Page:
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  Business   In Other News  02 Aug 2019  Cotton yarn exports decline 35 per cent in June quarter

Cotton yarn exports decline 35 per cent in June quarter

THE ASIAN AGE. | SANGEETHA G
Published : Aug 2, 2019, 2:33 am IST
Updated : Aug 2, 2019, 2:33 am IST

According to the yarn producers, lower demand from both export markets and the domestic market has hit the industry.

Cotton yarn exports are declining at an alarming rate as the shipments shrunk by 50 per cent in June and 35 per cent in the June quarter.
 Cotton yarn exports are declining at an alarming rate as the shipments shrunk by 50 per cent in June and 35 per cent in the June quarter.

Chennai: Cotton yarn exports are declining at an alarming rate as the shipments shrunk by 50 per cent in June and 35 per cent in the June quarter.

The total yarn export value for the past quarter stood at $696 million, 35 per cent down from $1063 million in the year ago quarter.  The exports have been falling steeper month-after-month. In April, shipments declined by 21 per cent to $266 million from $337 million in April 2018. In May, a decline of 31 per cent was reported when the country exported just $241 million worth yarn. By June, yarn exports fell 50 per cent to $188 million against $378 million in June 2018.

According to the yarn producers, lower demand from both export markets and the domestic market has hit the industry.

“Exports are down, mainly due to lesser offtake by China,” said K Selvarjau, Secretary General, South Indian Mills Association.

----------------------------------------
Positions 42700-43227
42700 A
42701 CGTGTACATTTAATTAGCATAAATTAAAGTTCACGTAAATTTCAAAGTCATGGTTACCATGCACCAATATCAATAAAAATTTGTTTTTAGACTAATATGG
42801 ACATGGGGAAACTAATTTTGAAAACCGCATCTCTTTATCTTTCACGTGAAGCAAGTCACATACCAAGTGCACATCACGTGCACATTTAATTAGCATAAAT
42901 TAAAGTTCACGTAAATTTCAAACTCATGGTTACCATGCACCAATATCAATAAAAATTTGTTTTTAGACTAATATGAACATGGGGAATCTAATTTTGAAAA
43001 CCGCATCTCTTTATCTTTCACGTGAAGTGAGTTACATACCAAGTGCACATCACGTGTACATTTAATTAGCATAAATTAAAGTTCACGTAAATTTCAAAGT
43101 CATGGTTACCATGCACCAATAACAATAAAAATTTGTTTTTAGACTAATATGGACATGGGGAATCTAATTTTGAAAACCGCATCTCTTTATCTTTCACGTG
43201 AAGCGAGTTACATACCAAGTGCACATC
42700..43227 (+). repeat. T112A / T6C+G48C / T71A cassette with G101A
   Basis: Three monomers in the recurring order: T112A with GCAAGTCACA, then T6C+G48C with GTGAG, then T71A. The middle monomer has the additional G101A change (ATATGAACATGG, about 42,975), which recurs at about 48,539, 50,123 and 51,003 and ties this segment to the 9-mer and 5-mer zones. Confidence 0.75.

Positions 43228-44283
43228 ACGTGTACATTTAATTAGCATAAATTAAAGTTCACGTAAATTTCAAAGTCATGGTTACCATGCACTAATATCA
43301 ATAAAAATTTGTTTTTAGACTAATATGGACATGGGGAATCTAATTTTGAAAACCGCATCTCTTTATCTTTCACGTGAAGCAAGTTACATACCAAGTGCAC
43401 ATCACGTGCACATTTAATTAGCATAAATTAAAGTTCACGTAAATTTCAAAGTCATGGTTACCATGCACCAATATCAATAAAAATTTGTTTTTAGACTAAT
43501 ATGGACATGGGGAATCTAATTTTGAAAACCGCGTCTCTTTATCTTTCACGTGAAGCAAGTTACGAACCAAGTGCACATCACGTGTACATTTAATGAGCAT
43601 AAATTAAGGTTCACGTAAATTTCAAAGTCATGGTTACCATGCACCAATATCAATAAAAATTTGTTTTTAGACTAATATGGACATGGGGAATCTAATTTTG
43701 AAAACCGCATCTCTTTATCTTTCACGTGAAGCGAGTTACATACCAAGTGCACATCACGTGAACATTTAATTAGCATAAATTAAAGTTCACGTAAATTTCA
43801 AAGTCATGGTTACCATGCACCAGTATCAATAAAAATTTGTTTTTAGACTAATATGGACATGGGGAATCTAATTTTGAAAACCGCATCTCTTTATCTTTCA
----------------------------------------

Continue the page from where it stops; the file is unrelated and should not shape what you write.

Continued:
Indian yarn became less competitive in the international market after the Rebate on State Levies scheme was withdrawn. Higher cotton price also is making Indian yarn costlier. The Minimum Support Price of cotton in India is 25 per cent higher than the international rate, said G Balasubramanian, Secretary General, Northern India Textile Mills’ Association.

Due to higher Indian prices, China, our largest buyer, is now increasingly importing it from Vietnam, said Selvaraju. China has also given duty-free access for import of cotton yarn from countries like Paki-stan and Vietnam from April 1, 2019. Off-take by Bangladesh and S. Korea also has become lesser.  

The domestic market too is sluggish. As the garment exports have slowed down, the home market is absorbing lesser yarn.

Financial Chronicle had recently written about how several mills are cutting down production and some have even stopped production.  Almost 60 per cent yarn mills, which are largely small and medium units, have cut their production. Some of them have cut the number of working days while some others have cut down shifts.

Tags: minimum support price, domestic market